Arch Linux is most widely used by advanced users who always want to have more control over their system. In this user are allowed to easily install and manage software packages by using a package manager called Pacman. In Arch Linux releasing of new model is frequent, means it uses a rolling release model and updates are constantly done.
Overall, we can say that Linux has many distributions, each having pre-installed software, whereas in Arch Linux users optimize and configure in accordance with their needs. So, we can say that Arch Linux is a specific distribution that is known for its customizability and lightweight.
What is Arch Linux best used for?
It is best for users who want complete control over their system. And for users who want a lightweight customizable and up-to-date operating system. As it provides rolling release model. It is also known for its speed and performance.
What does Arch Linux stand for?
It does not stand for anything in particular. The name ‘Arch’ refers to minimalism, elegance and simplicity of the distribution. The main goal of arch Linux is to keep it simple and user centric. Even its features a circular target, which represents simplicity and user-centric design.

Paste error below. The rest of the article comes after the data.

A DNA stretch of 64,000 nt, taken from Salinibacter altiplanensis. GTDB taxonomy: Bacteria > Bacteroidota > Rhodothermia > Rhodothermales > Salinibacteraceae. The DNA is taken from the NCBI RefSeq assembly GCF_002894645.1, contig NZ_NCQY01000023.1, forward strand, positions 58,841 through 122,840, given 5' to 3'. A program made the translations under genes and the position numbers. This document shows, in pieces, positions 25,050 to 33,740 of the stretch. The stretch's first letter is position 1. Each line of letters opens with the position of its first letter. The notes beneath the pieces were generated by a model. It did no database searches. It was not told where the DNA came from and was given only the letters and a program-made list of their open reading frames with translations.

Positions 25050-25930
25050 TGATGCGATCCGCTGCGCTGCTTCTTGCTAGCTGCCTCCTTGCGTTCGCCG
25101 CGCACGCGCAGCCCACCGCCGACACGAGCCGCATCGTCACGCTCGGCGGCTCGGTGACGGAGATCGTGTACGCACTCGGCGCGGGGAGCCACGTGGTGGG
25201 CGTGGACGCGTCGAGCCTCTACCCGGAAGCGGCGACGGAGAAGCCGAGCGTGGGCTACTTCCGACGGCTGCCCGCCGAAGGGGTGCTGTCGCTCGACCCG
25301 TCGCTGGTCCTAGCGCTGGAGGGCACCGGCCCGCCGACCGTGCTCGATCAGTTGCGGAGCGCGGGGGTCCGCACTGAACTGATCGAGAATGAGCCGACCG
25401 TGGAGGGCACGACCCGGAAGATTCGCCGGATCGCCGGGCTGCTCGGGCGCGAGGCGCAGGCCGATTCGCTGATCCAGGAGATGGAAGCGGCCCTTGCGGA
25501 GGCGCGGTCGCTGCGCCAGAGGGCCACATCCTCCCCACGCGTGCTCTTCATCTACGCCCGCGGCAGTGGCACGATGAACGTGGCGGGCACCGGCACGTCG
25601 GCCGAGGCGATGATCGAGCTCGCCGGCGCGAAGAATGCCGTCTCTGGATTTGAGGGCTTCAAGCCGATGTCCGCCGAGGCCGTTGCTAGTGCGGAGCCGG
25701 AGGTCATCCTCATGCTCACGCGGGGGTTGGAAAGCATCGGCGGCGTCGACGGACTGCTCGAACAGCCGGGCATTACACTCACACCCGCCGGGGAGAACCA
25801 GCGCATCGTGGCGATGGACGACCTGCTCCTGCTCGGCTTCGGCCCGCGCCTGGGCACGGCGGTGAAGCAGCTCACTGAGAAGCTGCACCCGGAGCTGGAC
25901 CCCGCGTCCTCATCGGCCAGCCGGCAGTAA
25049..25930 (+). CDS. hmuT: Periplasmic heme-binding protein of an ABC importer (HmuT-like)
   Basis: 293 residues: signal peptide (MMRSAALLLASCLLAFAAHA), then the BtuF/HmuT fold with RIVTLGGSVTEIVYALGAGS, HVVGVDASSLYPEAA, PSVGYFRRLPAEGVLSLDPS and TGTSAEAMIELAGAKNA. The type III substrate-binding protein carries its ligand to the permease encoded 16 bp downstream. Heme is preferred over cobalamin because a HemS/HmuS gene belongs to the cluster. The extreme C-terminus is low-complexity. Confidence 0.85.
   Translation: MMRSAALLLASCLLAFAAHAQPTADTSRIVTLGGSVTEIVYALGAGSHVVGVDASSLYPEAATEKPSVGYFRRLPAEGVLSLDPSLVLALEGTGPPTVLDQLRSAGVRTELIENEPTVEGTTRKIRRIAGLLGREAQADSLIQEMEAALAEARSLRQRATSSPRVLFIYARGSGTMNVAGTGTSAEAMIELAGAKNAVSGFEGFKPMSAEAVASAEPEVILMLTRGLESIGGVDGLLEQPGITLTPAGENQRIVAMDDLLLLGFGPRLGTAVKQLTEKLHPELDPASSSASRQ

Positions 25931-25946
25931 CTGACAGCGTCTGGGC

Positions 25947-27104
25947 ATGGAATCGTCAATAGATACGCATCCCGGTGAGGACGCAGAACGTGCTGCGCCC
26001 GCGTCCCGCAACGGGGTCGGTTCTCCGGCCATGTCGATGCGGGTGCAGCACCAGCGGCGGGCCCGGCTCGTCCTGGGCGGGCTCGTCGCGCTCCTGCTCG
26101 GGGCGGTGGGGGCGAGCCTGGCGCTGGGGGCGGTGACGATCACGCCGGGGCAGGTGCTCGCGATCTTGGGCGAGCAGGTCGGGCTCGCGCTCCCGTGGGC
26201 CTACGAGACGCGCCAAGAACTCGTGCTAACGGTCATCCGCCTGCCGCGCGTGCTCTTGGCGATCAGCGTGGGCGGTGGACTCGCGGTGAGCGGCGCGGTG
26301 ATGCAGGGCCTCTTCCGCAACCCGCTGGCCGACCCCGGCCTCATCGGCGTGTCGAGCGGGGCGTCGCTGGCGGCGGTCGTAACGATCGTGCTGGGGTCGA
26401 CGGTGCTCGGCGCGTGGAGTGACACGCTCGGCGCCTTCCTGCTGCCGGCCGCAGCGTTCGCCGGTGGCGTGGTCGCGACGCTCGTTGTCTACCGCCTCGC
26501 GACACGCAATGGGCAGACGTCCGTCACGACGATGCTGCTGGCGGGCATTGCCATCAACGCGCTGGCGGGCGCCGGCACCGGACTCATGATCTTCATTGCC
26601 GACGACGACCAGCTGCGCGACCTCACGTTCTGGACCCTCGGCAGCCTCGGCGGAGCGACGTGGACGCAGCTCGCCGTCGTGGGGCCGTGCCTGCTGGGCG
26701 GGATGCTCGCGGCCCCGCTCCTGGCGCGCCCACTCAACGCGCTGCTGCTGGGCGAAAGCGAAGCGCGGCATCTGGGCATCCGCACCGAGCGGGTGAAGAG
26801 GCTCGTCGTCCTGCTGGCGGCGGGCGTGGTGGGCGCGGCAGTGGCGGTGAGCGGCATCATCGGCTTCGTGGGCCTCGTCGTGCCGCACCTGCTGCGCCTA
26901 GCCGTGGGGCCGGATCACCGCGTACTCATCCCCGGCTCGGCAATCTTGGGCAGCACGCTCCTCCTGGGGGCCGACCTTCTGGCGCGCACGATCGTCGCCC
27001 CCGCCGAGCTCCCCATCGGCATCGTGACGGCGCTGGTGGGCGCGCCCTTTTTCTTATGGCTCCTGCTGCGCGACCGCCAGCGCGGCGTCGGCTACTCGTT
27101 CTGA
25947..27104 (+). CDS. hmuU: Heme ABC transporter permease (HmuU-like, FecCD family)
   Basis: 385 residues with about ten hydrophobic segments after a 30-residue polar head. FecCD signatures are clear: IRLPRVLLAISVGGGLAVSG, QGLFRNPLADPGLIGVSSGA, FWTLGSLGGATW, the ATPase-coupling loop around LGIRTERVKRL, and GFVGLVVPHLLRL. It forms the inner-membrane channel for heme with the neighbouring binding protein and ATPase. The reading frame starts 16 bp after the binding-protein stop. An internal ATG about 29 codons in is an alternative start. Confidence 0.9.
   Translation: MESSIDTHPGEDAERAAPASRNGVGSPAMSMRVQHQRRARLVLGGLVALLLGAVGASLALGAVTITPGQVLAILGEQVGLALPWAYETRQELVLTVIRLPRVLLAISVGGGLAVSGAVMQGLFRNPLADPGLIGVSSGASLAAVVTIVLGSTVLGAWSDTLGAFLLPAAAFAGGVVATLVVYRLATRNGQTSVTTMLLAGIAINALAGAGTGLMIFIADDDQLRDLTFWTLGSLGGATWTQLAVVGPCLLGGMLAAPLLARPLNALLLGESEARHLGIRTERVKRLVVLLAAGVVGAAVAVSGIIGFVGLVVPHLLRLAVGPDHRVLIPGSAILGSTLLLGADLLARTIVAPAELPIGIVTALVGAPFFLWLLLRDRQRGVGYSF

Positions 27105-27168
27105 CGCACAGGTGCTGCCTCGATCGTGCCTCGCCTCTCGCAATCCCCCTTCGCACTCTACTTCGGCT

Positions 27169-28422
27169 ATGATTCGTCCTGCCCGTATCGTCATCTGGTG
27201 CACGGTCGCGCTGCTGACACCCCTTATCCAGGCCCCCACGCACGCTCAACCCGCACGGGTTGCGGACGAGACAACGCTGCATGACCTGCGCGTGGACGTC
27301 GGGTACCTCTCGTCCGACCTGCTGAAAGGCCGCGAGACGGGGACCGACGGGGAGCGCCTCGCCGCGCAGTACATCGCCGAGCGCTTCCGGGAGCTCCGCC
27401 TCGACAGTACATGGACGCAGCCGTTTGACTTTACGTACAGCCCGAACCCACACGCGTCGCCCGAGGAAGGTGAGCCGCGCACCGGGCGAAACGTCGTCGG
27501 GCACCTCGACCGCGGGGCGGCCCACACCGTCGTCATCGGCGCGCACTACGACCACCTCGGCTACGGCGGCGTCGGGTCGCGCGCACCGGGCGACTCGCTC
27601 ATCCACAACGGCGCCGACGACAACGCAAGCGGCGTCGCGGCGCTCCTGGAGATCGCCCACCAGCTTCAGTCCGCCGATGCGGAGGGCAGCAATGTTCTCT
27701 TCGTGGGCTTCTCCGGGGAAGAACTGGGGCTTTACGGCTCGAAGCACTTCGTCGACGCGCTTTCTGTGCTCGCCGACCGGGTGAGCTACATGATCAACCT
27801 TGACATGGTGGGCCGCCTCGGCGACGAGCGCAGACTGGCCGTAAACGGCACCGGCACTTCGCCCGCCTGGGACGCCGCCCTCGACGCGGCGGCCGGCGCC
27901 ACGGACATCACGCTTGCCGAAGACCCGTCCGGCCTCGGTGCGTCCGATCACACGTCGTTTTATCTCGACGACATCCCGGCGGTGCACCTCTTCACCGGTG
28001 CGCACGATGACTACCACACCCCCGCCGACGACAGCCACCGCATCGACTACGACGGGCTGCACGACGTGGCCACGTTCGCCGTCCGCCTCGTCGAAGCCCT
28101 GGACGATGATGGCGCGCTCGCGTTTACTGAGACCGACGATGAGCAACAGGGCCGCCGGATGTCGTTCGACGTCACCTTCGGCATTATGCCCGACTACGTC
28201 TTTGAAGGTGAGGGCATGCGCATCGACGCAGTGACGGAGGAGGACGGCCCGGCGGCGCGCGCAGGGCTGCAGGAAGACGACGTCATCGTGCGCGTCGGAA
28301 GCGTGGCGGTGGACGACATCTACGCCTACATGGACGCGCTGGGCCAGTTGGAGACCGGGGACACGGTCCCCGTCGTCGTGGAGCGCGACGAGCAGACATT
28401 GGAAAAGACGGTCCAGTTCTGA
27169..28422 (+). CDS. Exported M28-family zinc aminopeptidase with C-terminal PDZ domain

How much RAM does Arch Linux use?
However, it is difficult to give a precise answer to how much RAM dose Arch Linux uses because it depends on variety of factors like hardware specification of our computer, widows and desktop manager in our system and application we are using in our system, anyways if we have a minimal installation requirement, we can expect around 200-400MB of RAM.
Is Arch Linux without GUI?
Yes, installing Arch Linux is possible without having a GUI (graphical user interface). As we understood from the above discussion Arch Linux is flexible and customizable which means users can customize it according to their need. Many Arch Linux used to prefer minimal installation without GUI.